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Ok so I actually solved this one by accident and would simply like to understand what happened.

I have my own user registration form BaseCreationForm which extends a ModelForm and uses a UserProfile as its model. All the validation methods were working fine, but the save method was giving me grief. Whenever I tried to create a user (the profile is created in the view, I may refactor this), Django would tell me that "BaseCreationForm object has no attribute cleaned data".

BUT, when out of frustration and running out of ideas I added a simple "print self" statement before creating the user in the save() method, the problem disappeared and users are being created normally. Below are a couple of clean() methods that work, the save() method and a snippet from the view that calls the clean() and save() method.

clean() methods working normally

#example clean methods, both work beautifully
def clean_email(self):
    email = self.cleaned_data["email"]
    if not email:
        raise forms.ValidationError(self.error_messages['no_email'])

    try:
        User.objects.get(email=email)
    except User.DoesNotExist:
        return email
    raise forms.ValidationError(self.error_messages['duplicate_email'])

def clean_password2(self):
    # Check that the two password entries match
    password1 = self.cleaned_data.get("password1")
    password2 = self.cleaned_data.get("password2")
    if password1 and password2 and password1 != password2:
        raise forms.ValidationError(
            self.error_messages['password_mismatch'])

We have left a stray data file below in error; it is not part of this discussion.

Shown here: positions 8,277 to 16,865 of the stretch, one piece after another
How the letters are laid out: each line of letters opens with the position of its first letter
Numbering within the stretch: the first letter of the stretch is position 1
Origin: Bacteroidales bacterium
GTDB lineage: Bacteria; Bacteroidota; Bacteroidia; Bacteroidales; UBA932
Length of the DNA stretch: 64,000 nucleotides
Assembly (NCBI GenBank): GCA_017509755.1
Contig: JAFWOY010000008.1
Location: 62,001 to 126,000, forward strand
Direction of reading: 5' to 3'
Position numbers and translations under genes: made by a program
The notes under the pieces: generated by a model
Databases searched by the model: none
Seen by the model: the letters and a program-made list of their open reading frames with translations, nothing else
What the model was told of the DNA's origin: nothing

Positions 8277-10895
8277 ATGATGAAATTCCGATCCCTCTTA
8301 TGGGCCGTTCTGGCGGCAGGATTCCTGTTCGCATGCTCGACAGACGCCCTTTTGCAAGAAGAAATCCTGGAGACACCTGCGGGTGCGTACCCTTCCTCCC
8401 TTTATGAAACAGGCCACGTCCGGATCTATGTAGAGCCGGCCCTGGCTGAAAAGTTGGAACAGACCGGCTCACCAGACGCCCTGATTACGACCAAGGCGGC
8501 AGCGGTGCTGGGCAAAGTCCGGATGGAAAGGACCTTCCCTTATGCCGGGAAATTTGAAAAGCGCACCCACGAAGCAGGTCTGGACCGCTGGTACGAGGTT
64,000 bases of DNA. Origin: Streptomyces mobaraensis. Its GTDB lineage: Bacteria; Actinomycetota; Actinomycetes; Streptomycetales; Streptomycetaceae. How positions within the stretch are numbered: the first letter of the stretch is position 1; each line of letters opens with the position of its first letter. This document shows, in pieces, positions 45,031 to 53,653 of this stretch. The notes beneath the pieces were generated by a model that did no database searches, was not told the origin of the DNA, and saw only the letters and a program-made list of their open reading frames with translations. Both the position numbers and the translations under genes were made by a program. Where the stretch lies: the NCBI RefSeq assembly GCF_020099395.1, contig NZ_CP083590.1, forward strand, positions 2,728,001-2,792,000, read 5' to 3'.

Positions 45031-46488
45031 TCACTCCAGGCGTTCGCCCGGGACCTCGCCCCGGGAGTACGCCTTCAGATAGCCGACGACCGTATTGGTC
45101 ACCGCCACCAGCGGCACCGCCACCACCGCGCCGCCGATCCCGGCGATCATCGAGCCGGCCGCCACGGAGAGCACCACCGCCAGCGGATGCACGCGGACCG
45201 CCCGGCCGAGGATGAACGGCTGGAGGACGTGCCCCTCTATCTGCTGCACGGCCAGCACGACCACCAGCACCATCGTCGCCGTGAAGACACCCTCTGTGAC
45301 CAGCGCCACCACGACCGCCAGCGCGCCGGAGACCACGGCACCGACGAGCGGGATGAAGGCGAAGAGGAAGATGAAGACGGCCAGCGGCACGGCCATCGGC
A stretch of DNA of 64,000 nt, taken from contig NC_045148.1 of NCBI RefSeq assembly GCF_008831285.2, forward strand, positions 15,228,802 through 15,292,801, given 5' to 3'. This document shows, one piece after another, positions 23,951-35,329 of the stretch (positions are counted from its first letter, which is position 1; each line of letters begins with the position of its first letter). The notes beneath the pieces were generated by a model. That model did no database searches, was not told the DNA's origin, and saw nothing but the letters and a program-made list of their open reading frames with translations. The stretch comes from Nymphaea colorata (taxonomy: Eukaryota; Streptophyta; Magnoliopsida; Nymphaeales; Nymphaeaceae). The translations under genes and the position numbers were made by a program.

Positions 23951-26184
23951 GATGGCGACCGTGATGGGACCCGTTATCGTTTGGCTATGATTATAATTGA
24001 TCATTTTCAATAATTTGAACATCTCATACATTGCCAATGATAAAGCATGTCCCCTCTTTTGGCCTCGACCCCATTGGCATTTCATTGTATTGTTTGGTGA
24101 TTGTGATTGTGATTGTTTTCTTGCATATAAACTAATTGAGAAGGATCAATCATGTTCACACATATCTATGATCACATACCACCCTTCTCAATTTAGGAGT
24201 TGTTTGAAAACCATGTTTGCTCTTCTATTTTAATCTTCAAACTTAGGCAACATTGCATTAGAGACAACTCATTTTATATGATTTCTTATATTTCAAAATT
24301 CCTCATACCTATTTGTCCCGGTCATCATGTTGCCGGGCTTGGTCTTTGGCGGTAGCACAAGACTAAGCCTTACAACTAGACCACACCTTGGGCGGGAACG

return password2

save() method:

 #save method requiring wizardry
 def save(self, commit=True):
    #This line makes it work. When commented, the error appears
    print self
    ###  
    user = User.objects.create_user(
        username=self.cleaned_data.get("username"),
        first_name=self.cleaned_data["first_name"],
        last_name=self.cleaned_data["last_name"],
        email=self.cleaned_data["email"],
        )
    user.set_password(self.cleaned_data["password1"])
    if commit:
        user.save()
    return user

And the view (some stuff left out):

class RegistrationView(FormView):
    template_name = 'register.html'
    form_class = BaseCreationForm
    model = UserProfile
    success_url = '/account/login/'

    def form_valid(self, form):
        form                    = BaseCreationForm(self.request.POST,
                                                  self.request.FILES)
        user                    = form.save()
        profile                 = user.get_profile()
        profile.user_type       = form.cleaned_data['user_type']
        profile.title           = form.cleaned_data['title']
        profile.company_name    = form.cleaned_data['company_name']
        .
        .
        .
        profile.save()
        return super(RegistrationView, self).form_valid(form)
share|improve this question
up vote 3 down vote accepted

You shouldn't be re-instantiating the form inside the form_valid method. That's called when the form is already valid, and indeed the form is passed into the method. You should use that instead.

(Note that the actual error is because you haven't called form.is_valid() at all, but as I say above you shouldn't, because the view is already doing it.)

share|improve this answer
    
Oh I see, thanks. The reason it was there is that I was uploading a file and had trouble doing that earlier and some sources said I should make sure that it includes (self.request.FILES). But the error must've been elsewhere because because now that I just commented it out it still works. – MikkoP Jul 10 '13 at 11:22

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